Last modified on 6 March 2015, at 22:52

cute

EnglishEdit

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Wikipedia

PronunciationEdit

EtymologyEdit

Shortened from acute, originally “keenly perceptive or discerning, shrewd” (1731). Meaning transferred to “pretty, fetching” by US students (slang) c.1834. Meaning drifted further to associate specifically with the pleasing attraction to features usually possessed by the young.

AdjectiveEdit

cute (comparative cuter, superlative cutest)

  1. Possessing physical features, behaviors, personality traits or other properties that are mainly attributed to infants and small or cuddly animals; e.g. fair, dainty, round, and soft physical features, disproportionately large eyes and head, playfulness, fragility, helplessness, curiosity or shyness, innocence, affectionate behavior.
    Our reaction to cute attributes is understood as the way nature ensures mammals care for their young.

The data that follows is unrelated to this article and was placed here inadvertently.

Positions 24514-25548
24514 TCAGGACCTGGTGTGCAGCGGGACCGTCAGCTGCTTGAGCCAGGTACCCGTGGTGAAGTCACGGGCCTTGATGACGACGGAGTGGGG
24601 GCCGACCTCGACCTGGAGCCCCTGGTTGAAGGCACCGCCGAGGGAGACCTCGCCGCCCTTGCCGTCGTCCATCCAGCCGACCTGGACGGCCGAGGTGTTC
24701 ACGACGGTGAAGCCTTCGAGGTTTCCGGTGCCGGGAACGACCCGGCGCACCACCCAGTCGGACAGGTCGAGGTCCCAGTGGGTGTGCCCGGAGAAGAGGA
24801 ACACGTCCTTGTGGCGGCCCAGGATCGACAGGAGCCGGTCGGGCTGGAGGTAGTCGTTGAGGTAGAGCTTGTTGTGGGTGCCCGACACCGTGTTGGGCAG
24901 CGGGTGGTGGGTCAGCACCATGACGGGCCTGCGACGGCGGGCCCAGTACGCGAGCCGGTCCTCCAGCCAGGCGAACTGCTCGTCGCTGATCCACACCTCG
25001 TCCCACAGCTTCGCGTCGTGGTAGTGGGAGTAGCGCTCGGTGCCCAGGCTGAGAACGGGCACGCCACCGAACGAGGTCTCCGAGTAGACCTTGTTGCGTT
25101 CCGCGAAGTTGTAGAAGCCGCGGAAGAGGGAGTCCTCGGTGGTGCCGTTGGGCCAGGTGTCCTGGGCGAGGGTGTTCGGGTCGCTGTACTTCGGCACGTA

2. Generally, attractive or pleasing, especially in a youthful, dainty, quaint or fun-spirited way.
    Let's go to the mall and look for cute girls.
    Emma is so damn cute.
  3. Affected or contrived to charm; mincingly clever; precious; cutesy.
    The actor's performance was too cute for me. All that mugging to the audience killed the humor.
    Don't get cute with me, boy!
  4. Mentally keen or discerning; clever; shrewd; see acute.
    Cute trick, but can you do it consistently?

Derived termsEdit

TranslationsEdit


ItalianEdit

Italian Wikipedia has an article on:

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EtymologyEdit

From Latin cutis.

NounEdit

cute f (plural cuti)

  1. (anatomy) Cutis, skin (of a person)

SynonymsEdit

Derived termsEdit


LatinEdit

NounEdit

cute

  1. ablative singular of cutis

RomanianEdit

EtymologyEdit

From Latin cōs, cotem.

NounEdit

cute f (plural cute)

  1. whetstone

SynonymsEdit